It's interesting cause people say who's your target market? And I'm like, I don't know. Everybody schedules a meeting. You've got a calendar. What we're finding is that we're really successful with what we call individuals and tiny teams that doesn't necessarily mean tiny companies, because we have customers across the fortune 500.

We have customers who are solo entrepreneurs. It's really just You know, when someone really feels scheduling pain,  they adopt the platform and it's just that simple. And then as they schedule meetings with other people, it grows through the organization and eventually we're signing an enterprise contract.

So it's sort of a bottom up approach, but there's not really any single profile of individual user. That we specifically and explicitly target, we do have a number of personas that we're saying, you know, real estate agents have a great deal of scheduling pain, especially right now they can't, um, open houses, things like that.

And  entrepreneurs, especially at small companies love us because you know, they're just resource constraint and scheduling meetings tunes up hours every week. Yeah. Well, that makes perfect sense. I love that idea. And we're going to get into sort of this ground swell product led growth concept.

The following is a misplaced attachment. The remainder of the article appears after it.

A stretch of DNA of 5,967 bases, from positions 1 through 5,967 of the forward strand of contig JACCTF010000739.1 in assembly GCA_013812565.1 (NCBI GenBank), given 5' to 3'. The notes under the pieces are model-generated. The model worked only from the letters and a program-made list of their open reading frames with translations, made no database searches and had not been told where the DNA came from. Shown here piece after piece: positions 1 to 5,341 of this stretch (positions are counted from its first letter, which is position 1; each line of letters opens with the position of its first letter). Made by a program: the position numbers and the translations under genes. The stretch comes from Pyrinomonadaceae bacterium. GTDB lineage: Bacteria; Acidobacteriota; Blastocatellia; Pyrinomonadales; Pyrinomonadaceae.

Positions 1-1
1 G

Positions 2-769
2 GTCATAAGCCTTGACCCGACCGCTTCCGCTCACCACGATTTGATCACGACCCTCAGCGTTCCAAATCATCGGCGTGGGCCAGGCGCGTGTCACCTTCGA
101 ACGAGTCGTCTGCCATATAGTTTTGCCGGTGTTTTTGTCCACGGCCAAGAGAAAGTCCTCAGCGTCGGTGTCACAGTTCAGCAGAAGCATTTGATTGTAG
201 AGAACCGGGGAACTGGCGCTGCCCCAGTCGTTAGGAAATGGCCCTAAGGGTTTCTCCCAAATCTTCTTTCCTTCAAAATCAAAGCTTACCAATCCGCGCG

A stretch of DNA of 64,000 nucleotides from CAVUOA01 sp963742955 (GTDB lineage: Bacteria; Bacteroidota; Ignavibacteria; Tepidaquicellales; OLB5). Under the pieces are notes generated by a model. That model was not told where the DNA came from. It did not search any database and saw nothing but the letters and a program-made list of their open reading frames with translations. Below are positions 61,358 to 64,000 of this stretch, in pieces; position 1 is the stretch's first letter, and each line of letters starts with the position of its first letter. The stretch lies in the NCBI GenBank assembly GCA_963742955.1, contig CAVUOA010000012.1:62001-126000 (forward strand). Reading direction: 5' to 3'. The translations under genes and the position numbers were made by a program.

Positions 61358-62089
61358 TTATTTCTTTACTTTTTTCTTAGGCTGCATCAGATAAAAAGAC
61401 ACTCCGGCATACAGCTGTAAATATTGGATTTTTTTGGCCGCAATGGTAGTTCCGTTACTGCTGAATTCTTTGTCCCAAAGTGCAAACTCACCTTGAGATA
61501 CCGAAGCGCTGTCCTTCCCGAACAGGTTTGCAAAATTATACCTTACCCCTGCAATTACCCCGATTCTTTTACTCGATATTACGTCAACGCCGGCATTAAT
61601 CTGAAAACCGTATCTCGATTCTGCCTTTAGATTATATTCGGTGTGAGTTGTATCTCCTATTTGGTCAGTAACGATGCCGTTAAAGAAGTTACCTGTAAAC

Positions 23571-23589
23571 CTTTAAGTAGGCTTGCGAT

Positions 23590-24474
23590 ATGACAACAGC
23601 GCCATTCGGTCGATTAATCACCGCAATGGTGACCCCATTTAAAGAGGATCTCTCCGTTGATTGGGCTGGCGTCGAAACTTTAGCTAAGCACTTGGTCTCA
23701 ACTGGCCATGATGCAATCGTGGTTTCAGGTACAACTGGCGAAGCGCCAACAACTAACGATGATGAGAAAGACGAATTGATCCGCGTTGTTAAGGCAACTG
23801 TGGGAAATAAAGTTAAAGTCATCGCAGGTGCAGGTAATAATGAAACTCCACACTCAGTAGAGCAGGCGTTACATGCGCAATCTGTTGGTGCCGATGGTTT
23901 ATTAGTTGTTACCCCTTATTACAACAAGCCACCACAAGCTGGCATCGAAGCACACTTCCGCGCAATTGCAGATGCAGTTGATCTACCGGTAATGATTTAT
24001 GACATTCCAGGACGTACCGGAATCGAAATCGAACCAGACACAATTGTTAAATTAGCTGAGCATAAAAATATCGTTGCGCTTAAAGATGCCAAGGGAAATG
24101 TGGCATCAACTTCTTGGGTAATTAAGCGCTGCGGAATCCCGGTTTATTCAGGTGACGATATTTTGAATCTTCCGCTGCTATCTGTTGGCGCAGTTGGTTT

As we talk about your campaign focus. Do you have any example of maybe some customers who we would have heard of or something that you'd like to talk about? Like a particularly unique use case?  One that I've really liked recently is a company called Seesaw. They are an app for schools, for teachers, parents, administrators, all communicate within the app.

It's a great app.  They're using it for sort of just in time support. So they're building these round Robin scheduling pages for their support teams. And, you know, a teacher says, well, I'm stuck. I don't know how to use the app and schedule a 15 minute call. And they're on a zoom moments later with a support rep.